“Congress, like any organization, can be baffling to those unfamiliar with the rules, conventions, and traditions of the organization. Some of the explanations in this section are “need to know,” in that you should be familiar with them to effectively follow the work of Congress and be able to participate in the legislative process. Others are “nice to know,” like the origins of the elephant and donkey as party mascots.”–From the website. From the Center on Congress At Indiana University.
The U. S. Courts offers resources that will help to commemorate Constitution Day which is observed on September 17.
Although neither legal advice, interpretation, nor analysis that can be interpreted as the practice of law can be offered, some legal and legislative research is available here. Queries can be sent online or by telephone or regular mail.
This Thomas web page provides links to the websites of all of the 50 state legislatures and U. S. territories. There are also links where other state legislative information can be found.
“If you are looking for a list of HBCU’s (Historically Black Colleges and Universities), you have come to the right place. Below, you will find a list of HBCU’s, with links, by state. The colleges and universities in each state are listed in alphabetical order.”–From the website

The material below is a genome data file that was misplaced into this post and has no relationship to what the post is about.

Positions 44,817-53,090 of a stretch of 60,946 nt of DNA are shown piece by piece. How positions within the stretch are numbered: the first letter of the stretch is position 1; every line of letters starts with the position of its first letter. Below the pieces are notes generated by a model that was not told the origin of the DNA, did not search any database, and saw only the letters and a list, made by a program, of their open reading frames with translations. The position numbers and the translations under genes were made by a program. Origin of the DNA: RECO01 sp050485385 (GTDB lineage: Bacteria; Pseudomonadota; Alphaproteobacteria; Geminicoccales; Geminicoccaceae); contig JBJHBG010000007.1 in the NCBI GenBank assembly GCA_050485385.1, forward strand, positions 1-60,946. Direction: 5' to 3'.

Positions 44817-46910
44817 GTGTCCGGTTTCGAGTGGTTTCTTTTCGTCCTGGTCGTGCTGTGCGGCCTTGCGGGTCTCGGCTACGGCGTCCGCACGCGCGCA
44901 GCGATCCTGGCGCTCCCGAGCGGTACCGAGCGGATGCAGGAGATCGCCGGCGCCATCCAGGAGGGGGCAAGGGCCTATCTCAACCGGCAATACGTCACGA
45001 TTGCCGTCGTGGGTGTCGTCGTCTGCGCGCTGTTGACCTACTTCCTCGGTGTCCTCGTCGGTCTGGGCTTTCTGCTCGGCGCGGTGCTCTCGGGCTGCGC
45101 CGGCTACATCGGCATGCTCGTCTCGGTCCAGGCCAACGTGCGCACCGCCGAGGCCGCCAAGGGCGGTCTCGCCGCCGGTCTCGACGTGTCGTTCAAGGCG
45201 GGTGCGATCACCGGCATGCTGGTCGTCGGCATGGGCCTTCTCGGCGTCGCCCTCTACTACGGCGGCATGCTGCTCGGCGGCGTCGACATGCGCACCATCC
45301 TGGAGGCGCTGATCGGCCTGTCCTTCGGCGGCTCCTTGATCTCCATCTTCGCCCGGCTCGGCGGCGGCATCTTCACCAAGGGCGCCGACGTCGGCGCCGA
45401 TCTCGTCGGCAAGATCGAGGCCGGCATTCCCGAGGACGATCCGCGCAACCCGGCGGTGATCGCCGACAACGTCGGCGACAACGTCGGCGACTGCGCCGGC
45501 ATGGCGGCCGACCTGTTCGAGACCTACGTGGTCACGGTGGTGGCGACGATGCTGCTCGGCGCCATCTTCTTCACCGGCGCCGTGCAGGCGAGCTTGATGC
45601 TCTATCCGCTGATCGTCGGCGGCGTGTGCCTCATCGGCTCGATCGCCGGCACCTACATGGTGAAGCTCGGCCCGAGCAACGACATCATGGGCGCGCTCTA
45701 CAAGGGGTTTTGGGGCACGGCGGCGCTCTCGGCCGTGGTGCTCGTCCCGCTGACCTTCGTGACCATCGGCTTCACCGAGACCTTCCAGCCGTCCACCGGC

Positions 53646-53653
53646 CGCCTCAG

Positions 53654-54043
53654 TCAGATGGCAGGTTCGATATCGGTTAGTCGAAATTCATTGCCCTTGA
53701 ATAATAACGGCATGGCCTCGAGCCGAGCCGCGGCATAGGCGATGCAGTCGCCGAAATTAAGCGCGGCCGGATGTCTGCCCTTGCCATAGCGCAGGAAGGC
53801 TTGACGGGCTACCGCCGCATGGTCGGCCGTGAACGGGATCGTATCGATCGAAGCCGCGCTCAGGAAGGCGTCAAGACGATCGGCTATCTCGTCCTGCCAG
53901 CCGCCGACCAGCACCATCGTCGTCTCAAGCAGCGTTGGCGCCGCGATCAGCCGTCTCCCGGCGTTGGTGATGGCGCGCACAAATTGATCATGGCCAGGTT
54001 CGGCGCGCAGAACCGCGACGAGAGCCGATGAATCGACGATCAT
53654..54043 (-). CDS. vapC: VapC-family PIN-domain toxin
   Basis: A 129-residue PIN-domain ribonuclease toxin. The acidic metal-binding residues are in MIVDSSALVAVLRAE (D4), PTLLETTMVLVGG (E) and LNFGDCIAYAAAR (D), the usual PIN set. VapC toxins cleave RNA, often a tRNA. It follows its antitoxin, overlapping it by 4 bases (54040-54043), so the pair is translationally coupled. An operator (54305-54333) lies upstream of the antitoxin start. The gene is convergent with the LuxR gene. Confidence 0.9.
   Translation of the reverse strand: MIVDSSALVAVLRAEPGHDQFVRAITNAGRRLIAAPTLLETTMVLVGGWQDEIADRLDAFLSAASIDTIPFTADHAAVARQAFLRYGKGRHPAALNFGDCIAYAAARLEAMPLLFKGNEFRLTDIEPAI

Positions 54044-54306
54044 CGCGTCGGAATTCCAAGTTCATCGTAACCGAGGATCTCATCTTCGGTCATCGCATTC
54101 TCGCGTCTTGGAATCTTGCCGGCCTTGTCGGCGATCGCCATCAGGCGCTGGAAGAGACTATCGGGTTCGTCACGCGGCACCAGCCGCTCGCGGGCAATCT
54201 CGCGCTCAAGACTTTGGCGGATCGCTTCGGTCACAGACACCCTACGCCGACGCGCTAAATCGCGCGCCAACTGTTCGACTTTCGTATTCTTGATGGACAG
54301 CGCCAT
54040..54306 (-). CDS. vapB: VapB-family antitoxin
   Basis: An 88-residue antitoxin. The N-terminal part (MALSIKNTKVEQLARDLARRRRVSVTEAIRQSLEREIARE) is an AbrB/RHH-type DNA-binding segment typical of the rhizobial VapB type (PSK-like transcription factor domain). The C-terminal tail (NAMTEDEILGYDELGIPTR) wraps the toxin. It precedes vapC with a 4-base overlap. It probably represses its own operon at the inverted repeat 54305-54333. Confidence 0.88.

This site was introduced by Gina, Humanities Manager:
Probably just about every reference staff member has been asked for the next book in a series. Or even been asked for a more vague title search. Not knowing the title is part of a series, sometimes it is difficult to find that book by its title or even by author.
This site lists different series by the author’s last name. If the author has written more than one series, every title will be listed within that particular series in order of publication date. There are also pictures of the books’ covers- just in case you’re still not quite sure that is what you’re looking for.
Very user-friendly site with a lot of useful information.
“U.S.A. Learns is an outgrowth of a project that was conceived by the U.S. Department of Education (ED), Office of Vocational and Adult Education, Division of Adult Education and Literacy (DAEL). DAEL promotes programs that help American adults get the basic skills they need to be productive workers, family members, and citizens.”–From the Website. This is a free site to help adults learn English and improve basic reading, writing, speaking, and life skills.
“Welcome and thank you for visiting the Ultimate Tree-Ring web pages, designed to be the ULTIMATE source for information on the science of Dendrochronology. I’ve designed these pages to be easily understood by people at all levels of education, from elementary school students to high school students, from first grade teachers to college professors. You won’t find anything fancy here – I want these pages to be readable, enjoyable, and (most of all) educational.–from the website. Presented by The University of Tennessee-Knoxville .